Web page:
A14: k = dim(p) implies t = <*p*> and
A15: k > dim(p) implies t = <*>{};
per cases by XXREAL_0:1;
suppose
k < -1;
hence thesis by A6,A11;
end;
suppose
k = -1;
hence thesis by A7,A12;
end;
suppose
-1 < k & k < dim(p);
hence thesis by A8,A13;
end;
suppose
k = dim(p);
hence thesis by A9,A14;
end;
suppose
k > dim(p);
hence thesis by A10,A15;
end;
end;
end;
definition
let p be polyhedron, k be Integer;
func num-polytopes(p,k) -> Element of NAT equals
card(k-polytopes(p));
coherence;
end;
:: It will be convenient to use these in the cases of Euler's
:: polyhedron formula that interest us.
definition
let p be polyhedron;
func num-vertices(p) -> Element of NAT equals
num-polytopes(p,0);
correctness;
func num-edges(p) -> Element of NAT equals
num-polytopes(p,1);
correctness;
func num-faces(p) -> Element of NAT equals
num-polytopes(p,2);
correctness;
end;
theorem Th25:
dom (k-polytope-seq(p)) = Seg (num-polytopes(p,k))
proof
set F = the PolytopsF of p;
per cases;
suppose
k < -1;
then k-polytope-seq(p) = <*>{} & k-polytopes(p) = {} by Def5,Def7;
hence thesis by FINSEQ_1:def 3;
end;
suppose
A1: -1 <= k & k <= dim(p);
per cases by A1,XXREAL_0:1;
suppose
A2: k = -1;
then k-polytope-seq(p) = <*{}*> by Def7;
then
A3: len (k-polytope-seq(p)) = 1 by FINSEQ_1:39;
k-polytopes(p) = {{}} by A2,Def5;
then num-polytopes(p,k) = 1 by CARD_2:42;
hence thesis by A3,FINSEQ_1:def 3;
end;
suppose
A4: -1 < k & k < dim(p);
set n = k + 1;
reconsider n as Nat by A4,Th22;
reconsider Fn = F.n as FinSequence;
1 <= n & n <= dim(p) by A4,Th22;
then
A5: Fn is one-to-one by Def3;
k-polytopes(p) = rng (F.(k+1)) by A4,Def5;
then num-polytopes(p,k) = card (dom Fn) by A5,CARD_1:70;
then
A6: len Fn = num-polytopes(p,k) by CARD_1:62;
k-polytope-seq(p) = F.(k+1) by A4,Def7;
hence thesis by A6,FINSEQ_1:def 3;
end;
suppose
A7: k = dim(p);
then k-polytope-seq(p) = <*p*> by Def7;
then
A8: len (k-polytope-seq(p)) = 1 by FINSEQ_1:39;
k-polytopes(p) = {p} by A7,Def5;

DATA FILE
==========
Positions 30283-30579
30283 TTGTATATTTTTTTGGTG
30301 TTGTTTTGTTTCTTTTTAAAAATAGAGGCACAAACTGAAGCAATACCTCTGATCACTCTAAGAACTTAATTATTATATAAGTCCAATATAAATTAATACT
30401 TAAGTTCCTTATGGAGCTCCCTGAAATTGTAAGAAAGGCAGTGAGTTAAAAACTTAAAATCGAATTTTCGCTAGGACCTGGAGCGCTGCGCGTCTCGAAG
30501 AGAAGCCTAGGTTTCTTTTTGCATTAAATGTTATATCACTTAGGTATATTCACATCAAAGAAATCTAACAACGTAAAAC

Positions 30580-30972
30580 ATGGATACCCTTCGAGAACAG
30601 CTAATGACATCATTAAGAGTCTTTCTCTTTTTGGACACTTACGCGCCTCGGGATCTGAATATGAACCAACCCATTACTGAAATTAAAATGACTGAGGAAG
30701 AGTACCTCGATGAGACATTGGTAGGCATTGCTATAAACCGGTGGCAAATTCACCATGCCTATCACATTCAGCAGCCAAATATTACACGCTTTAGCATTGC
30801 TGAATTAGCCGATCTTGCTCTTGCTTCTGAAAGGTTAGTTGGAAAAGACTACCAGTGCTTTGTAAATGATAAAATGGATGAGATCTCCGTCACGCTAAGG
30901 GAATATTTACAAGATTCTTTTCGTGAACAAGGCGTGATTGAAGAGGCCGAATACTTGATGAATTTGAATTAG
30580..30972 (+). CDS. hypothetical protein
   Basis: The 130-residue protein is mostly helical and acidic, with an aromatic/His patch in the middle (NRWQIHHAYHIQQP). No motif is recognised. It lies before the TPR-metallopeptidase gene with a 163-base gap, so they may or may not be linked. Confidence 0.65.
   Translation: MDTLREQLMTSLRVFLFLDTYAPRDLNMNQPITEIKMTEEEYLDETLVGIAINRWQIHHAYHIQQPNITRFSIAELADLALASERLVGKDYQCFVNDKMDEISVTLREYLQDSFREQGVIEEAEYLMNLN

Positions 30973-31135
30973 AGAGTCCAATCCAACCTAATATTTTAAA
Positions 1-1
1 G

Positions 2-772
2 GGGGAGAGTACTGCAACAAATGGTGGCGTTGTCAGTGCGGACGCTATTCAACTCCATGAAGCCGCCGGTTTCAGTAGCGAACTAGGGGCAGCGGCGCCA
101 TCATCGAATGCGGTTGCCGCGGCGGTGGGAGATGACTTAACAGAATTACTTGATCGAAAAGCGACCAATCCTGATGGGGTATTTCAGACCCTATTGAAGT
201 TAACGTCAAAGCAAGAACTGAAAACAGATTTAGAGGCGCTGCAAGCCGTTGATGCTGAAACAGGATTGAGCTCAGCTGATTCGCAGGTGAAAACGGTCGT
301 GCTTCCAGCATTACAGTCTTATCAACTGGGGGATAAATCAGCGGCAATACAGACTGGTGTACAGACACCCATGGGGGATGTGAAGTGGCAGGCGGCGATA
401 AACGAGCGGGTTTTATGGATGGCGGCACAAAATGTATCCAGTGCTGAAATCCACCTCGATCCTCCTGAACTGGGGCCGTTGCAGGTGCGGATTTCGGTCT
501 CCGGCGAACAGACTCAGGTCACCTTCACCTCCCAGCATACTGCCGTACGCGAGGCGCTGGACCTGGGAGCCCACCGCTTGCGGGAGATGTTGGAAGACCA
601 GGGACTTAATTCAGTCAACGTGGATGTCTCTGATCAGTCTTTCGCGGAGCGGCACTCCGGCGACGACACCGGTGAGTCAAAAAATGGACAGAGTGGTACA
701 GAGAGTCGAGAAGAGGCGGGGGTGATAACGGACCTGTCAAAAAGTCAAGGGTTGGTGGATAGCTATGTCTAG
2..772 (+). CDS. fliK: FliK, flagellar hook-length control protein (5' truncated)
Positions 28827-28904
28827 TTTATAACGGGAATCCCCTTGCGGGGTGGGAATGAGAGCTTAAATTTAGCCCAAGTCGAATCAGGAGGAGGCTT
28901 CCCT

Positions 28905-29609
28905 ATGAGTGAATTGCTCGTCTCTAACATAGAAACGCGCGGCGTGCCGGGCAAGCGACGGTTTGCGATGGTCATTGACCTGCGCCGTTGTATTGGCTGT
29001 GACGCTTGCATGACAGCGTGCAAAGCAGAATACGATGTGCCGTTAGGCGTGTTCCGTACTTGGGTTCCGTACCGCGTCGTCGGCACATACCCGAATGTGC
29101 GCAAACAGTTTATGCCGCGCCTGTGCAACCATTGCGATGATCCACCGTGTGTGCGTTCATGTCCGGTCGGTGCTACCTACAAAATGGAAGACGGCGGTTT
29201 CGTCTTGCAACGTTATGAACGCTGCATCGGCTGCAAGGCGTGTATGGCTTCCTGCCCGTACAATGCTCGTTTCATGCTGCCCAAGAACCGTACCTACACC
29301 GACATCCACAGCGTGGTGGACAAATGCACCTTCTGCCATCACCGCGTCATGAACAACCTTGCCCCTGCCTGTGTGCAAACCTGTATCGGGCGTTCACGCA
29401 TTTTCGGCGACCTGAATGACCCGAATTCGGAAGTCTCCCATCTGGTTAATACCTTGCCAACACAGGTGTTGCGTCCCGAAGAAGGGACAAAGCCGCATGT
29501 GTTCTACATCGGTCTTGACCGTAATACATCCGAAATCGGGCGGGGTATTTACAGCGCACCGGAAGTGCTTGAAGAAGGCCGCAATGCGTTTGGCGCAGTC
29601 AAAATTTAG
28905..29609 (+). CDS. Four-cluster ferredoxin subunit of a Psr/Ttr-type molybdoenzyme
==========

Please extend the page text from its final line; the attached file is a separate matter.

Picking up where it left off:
then num-polytopes(p,k) = 1 by CARD_2:42;
hence thesis by A8,FINSEQ_1:def 3;
end;
end;
suppose
k > dim(p);
then k-polytope-seq(p) = <*>{} & k-polytopes(p) = {} by Def5,Def7;
hence thesis by FINSEQ_1:def 3;
end;
end;
theorem Th26:
len (k-polytope-seq(p)) = num-polytopes(p,k)
proof
dom (k-polytope-seq(p)) = Seg (num-polytopes(p,k)) by Th25;
hence thesis by FINSEQ_1:def 3;
end;
theorem Th27:
rng (k-polytope-seq(p)) = k-polytopes(p)
proof
set F = the PolytopsF of p;
per cases;
suppose
A1: k < -1;
then k-polytopes(p) = {} by Def5;
hence thesis by A1,Def7,RELAT_1:38;
end;
suppose
A2: -1 <= k & k <= dim(p);
per cases by A2,XXREAL_0:1;
suppose
k = -1;
then k-polytopes(p) = {{}} & k-polytope-seq(p) = <*{}*> by Def5,Def7;
hence thesis by FINSEQ_1:38;
end;
suppose
A3: -1 < k & k < dim(p);
then k-polytopes(p) = rng (F.(k+1)) by Def5;
hence thesis by A3,Def7;
end;
suppose
k = dim(p);
then k-polytopes(p) = {p} & k-polytope-seq(p) = <*p*> by Def5,Def7;
hence thesis by FINSEQ_1:38;
end;
end;
suppose
A4: k > dim(p);
then k-polytopes(p) = {} by Def5;
hence thesis by A4,Def7,RELAT_1:38;
end;
end;
theorem Th28:
num-polytopes(p,-1) = 1
proof
reconsider minusone = -1 as Integer;
minusone-polytopes(p) = {{}} by Def5;
hence thesis by CARD_1:30;
end;
theorem Th29:
num-polytopes(p,dim(p)) = 1
proof
dim(p)-polytopes(p) = {p} by Def5;
hence thesis by CARD_1:30;
end;
:: The k-polytope sets aren't really sets: they're ordered sets
:: (finite sequences).
::
:: Since the k-polytope sets are empty for k < -1 and k > dim(p), we
:: have to put a condition on n and k for the definition to make
:: sense.
definition
let p be polyhedron, k be Integer, n be Nat;
assume
A1: 1 <= n & n <= num-polytopes(p,k);
func n-th-polytope(p,k) -> Element of k-polytopes(p) equals
:Def12:
(k-polytope-seq(p)).n;
coherence
proof
n in Seg num-polytopes(p,k) by A1;
then n in dom (k-polytope-seq(p)) by Th25;
then (k-polytope-seq(p)).n in rng (k-polytope-seq(p)) by FUNCT_1:3;
hence thesis by Th27;
end;
end;
theorem Th30:
-1 <= k & k <= dim(p) implies for x being Element of k-polytopes
(p) ex n being Nat st x = n-th-polytope(p,k) & 1 <= n & n <= num-polytopes(p,k)
proof
assume
A1: -1 <= k & k <= dim(p);
let x be Element of k-polytopes(p);
per cases by A1,XXREAL_0:1;
suppose
A2: k = -1;
reconsider n = 1 as Nat;
k-polytope-seq(p) = <*{}*> by A2,Def7;
then
A3: (k-polytope-seq(p)).n = {} by FINSEQ_1:def 8;
take n;
k-polytopes(p) = {{}} by A2,Def5;
then x = {} & n <= num-polytopes(p,k) by CARD_1:30,TARSKI:def 1;